H. "The God of Peace" (2 Cor. 13:11; Phil. 4:9; 1 Thess. 5:23; 2 Thess. 3:16) Even in Paul's struggles and hardships, he refers to God as comfort! If we just live our lives with the attitude of how things affect "me" and not "others," then we are living with the devil, and not with God!

Questions:

1. If you could be a missionary, to what county would you want to go?

2. If you could choose any place on earth to live, where would it be?

3. How do you feel when missionaries seek support for their journeys?

4. Have you ever sought support in prayer, and perhaps money, for a ministry project?

5. What do you think it means to glorify Christ in all that we do?

6. Read Col. 3:16. Have you ever considered that worship is more of a life style than just a gathering for a service?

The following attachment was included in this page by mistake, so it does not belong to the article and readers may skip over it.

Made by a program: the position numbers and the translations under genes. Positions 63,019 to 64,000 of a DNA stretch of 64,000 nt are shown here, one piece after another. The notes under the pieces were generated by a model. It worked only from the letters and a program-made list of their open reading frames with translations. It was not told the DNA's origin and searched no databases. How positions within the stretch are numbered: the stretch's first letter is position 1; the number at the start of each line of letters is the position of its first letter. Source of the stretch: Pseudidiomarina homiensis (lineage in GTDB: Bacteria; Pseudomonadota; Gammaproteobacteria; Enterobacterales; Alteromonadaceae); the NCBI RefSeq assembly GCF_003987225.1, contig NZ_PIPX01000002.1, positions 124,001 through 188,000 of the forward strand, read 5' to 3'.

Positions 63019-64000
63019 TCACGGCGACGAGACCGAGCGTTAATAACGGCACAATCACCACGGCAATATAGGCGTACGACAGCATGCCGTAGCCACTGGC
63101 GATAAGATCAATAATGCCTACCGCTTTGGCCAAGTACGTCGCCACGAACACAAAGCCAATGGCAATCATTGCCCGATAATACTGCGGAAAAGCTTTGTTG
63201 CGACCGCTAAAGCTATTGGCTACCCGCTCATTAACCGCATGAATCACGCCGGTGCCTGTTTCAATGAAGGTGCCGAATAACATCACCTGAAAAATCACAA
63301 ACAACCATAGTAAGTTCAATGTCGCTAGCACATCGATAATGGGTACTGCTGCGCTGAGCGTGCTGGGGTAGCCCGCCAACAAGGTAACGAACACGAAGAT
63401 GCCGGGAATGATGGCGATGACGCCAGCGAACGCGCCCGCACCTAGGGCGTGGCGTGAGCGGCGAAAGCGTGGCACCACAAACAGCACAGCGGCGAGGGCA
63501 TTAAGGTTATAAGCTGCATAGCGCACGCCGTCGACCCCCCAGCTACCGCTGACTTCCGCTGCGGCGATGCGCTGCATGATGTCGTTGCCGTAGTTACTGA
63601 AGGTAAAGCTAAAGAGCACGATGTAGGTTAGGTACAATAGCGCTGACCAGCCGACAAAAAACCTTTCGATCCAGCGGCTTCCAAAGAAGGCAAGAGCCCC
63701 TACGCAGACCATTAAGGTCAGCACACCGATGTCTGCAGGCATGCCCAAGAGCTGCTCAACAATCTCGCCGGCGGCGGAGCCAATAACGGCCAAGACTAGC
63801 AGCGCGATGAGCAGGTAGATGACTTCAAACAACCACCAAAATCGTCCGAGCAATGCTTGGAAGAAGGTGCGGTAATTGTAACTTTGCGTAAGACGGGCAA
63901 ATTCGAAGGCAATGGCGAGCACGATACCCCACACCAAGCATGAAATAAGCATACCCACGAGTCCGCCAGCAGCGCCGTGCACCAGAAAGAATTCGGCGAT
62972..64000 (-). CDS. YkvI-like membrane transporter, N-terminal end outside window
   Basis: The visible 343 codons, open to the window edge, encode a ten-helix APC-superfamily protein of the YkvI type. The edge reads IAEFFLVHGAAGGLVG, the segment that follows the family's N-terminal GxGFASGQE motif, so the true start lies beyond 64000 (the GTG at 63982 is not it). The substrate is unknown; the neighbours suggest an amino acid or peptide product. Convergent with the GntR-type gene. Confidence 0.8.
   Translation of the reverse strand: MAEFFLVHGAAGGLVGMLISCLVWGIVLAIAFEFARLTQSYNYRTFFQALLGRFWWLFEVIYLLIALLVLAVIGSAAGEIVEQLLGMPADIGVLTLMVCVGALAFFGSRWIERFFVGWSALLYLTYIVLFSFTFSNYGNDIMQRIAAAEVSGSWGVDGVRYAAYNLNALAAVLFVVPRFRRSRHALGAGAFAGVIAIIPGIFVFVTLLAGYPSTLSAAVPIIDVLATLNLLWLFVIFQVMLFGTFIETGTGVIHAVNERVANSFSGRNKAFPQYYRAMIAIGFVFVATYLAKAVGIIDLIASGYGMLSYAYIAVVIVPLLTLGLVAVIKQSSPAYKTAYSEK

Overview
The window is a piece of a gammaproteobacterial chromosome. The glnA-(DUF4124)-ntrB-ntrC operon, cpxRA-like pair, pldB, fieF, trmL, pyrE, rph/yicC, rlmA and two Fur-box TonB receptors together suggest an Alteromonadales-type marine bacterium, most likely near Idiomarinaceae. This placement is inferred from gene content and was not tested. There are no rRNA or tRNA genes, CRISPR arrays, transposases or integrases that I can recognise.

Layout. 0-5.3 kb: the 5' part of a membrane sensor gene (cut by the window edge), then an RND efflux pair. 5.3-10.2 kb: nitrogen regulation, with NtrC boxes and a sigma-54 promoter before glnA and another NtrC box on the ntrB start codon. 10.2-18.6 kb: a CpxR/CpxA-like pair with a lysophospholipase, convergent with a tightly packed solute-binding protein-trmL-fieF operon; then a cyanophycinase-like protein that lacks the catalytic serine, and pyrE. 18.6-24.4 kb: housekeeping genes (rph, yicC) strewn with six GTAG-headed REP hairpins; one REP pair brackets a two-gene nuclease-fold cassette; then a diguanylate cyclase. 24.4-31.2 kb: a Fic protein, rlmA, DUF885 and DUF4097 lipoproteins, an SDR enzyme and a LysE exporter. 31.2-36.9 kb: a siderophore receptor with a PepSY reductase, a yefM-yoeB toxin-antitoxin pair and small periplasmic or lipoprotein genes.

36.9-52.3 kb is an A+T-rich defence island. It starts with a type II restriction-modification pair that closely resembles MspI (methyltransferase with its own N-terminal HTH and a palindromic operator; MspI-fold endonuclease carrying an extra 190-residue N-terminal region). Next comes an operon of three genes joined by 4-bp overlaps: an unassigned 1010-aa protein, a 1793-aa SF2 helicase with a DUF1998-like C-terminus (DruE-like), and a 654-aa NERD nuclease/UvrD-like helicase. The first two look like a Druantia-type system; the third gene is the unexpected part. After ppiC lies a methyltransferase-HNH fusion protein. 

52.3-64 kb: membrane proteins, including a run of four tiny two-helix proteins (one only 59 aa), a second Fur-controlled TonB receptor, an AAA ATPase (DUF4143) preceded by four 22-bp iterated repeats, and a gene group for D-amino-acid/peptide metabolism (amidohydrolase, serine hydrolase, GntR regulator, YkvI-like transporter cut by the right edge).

7. How have you supported missionaries, in prayer, financially, other ways?

8. In what ways have you been sedentary and inclusive in your faith?

9. What about the churches in which you have participated?

10. How can the Christian life be practical as well as outgoing?

11. How can our debt to the lost empower us to do better at evangelism?

12. Have you ever gone beyond your comfort zone; if so what happened and did it change your perceptions and views afterwards?

13. Do you and your church associate personally with people outside your perceived culture and social status?

14. How do you relate to neighbors and other people who are different from you?

15. How do your relationships stack up against what Christ has called you to do and be?